Q. How old do I have to be to apply for an apprentice
A. The minimum age is 12.
Q. What kind of hawk I am allowed to have as an
A. Federal and state law limits you to a redtail hawk,
red-shouldered hawk, or the American kestrel. All (except the
kestrel) must be trapped as a passage (or immature).
Q. How many raptors can I have?
A. As an apprentice falconer, you are only allowed to possess one
raptor at a time. If you lose this raptor, you can only replace it
once per season. A general class falconer may possess two raptors,
a master class falconer, three.
Q. What kind of hunting licesne do I have to
A. You have to purchase a sportsman license.
Q. What is the best choice of raptor for an
A. A good hawk to start with is the redtail hawk. It
is the best choice for the apprentice falconer that has access
to land that holds cottontails, and/or squirrels.
Even waterfowl and upland game birds can be taken by this
versatile species. Kestrels should be left to the more experienced
Q. What steps do I need to take to become an apprentice
A. First, find a sponsor. Sponsors are falconers of either Master
or General class. Conatct the MDWFP and we will try and
assist you in contacting one. Second, take and pass your
falconry exam. Next, have your facilities and equipment inspected.
Finally, get your permit, trap a bird, and start your two-year
Q. How do I find a sponsor?
A. First and foremost, find a way to spend time with other
falconers. For some, this is easier than for others. It depends on
your location and personality. Falconers are spread thin
everywhere in the contiguous lower 48 states, so if you live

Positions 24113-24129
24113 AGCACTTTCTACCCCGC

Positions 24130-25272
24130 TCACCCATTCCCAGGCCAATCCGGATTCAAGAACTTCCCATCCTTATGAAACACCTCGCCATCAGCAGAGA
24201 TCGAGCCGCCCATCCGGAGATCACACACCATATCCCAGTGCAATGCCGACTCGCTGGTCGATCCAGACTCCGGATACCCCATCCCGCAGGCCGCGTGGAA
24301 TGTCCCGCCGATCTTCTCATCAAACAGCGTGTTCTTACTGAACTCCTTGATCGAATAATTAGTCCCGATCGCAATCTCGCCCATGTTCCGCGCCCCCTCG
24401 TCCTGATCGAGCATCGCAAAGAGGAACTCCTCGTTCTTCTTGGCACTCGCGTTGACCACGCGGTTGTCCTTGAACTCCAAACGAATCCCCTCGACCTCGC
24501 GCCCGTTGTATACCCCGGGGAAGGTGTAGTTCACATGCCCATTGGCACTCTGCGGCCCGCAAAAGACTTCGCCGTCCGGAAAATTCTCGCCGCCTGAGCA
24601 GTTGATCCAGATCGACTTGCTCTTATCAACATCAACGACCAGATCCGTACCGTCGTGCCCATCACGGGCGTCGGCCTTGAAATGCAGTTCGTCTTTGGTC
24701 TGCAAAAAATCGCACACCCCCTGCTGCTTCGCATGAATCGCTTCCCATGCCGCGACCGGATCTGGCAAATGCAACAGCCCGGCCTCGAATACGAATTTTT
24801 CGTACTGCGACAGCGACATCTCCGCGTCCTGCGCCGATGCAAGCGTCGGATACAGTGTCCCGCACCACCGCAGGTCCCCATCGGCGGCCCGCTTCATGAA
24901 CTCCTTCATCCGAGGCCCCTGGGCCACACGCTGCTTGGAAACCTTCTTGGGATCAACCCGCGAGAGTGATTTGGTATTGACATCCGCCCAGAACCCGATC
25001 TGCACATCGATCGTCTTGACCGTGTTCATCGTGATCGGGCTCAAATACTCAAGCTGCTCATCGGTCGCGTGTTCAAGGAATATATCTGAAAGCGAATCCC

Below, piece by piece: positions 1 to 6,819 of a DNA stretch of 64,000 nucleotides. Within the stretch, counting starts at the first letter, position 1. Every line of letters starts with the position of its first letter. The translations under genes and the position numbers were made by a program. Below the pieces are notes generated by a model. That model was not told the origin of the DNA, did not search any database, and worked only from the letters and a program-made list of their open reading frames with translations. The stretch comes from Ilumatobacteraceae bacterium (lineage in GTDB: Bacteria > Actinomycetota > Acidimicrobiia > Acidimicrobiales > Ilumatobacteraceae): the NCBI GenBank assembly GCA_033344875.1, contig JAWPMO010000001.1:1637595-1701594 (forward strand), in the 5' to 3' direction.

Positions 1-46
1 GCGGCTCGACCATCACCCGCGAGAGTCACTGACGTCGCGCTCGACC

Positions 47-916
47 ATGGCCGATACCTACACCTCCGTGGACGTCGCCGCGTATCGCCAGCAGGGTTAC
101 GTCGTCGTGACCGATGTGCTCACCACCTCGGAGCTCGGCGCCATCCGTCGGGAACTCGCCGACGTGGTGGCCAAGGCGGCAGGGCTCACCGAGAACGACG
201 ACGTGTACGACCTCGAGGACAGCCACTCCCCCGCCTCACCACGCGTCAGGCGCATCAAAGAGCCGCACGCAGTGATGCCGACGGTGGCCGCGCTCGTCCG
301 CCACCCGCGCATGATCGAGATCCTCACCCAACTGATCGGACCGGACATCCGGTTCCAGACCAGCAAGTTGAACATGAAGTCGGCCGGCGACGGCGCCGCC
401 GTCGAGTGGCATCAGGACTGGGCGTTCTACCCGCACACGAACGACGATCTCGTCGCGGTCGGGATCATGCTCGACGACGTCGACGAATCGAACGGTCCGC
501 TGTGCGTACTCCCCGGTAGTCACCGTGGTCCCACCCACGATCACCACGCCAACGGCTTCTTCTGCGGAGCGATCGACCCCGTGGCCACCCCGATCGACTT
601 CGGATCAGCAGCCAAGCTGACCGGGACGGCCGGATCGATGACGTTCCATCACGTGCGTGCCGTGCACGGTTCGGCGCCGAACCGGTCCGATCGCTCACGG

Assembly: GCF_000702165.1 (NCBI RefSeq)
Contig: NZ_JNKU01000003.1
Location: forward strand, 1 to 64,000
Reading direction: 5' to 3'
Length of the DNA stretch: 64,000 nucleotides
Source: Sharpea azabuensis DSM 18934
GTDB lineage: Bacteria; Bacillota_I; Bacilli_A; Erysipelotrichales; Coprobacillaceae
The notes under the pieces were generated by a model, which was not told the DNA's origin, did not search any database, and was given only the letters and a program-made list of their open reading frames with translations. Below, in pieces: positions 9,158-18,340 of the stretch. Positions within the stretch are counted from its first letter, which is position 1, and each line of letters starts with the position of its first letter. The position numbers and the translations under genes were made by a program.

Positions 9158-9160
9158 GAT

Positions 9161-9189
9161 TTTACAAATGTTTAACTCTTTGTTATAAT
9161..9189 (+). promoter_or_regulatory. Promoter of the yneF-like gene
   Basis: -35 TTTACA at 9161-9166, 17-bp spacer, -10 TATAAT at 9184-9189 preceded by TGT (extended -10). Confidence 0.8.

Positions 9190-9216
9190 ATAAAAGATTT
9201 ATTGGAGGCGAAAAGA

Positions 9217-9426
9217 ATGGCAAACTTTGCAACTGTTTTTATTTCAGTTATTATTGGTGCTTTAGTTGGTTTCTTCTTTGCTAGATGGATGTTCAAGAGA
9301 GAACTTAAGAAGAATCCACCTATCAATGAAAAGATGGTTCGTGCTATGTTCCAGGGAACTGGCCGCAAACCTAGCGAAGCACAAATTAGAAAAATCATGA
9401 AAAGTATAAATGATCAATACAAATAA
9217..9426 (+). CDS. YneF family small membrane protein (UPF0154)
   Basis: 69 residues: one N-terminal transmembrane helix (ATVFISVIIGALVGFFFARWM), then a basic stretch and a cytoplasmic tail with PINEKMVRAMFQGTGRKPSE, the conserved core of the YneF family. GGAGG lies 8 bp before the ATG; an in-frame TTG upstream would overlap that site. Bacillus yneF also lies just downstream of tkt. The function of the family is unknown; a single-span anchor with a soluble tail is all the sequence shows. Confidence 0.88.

in an outer lying area, you might have to do some driving. Please
understand, YOU have to take the initiative. Spend an entire season
flushing game for their hawk. Study how they handle and manage
their birds. Show him/her that you are a serious student of
falconry and you want to learn more. If you will do this for an
entire hunting season, you will have a sponsor. Friendship first,
Q. How long is an apprenticeship?
A. You can apply for your general class falconry license after
completing two, four-month-long hunting seasons, or basically two
Q. What books do you recommend I read?
A. The best book for pre-apprentices is: North American Falconry
and Hunting Hawks by Hal Webster and Frank Beebe. After reading
that, a few other good books to have are: Buteos and Bushytails by
Gary Brewer, The Red-Tailed Hawk - A complete guide to training and
hunting North America's most versatile game hawk by Liam
McGranaghan, The Falconer's Apprentice - A Guide to Training the
Red-Tailed Hawk by William Oakes, and Falconry Equipment by Bryan A
Kimsey and Jim Hodge. Check
out our literature link.
Q. What should I study for my test?
A. In addition to the books above, your mentor and the falconry
coordinator can help provide you with additional study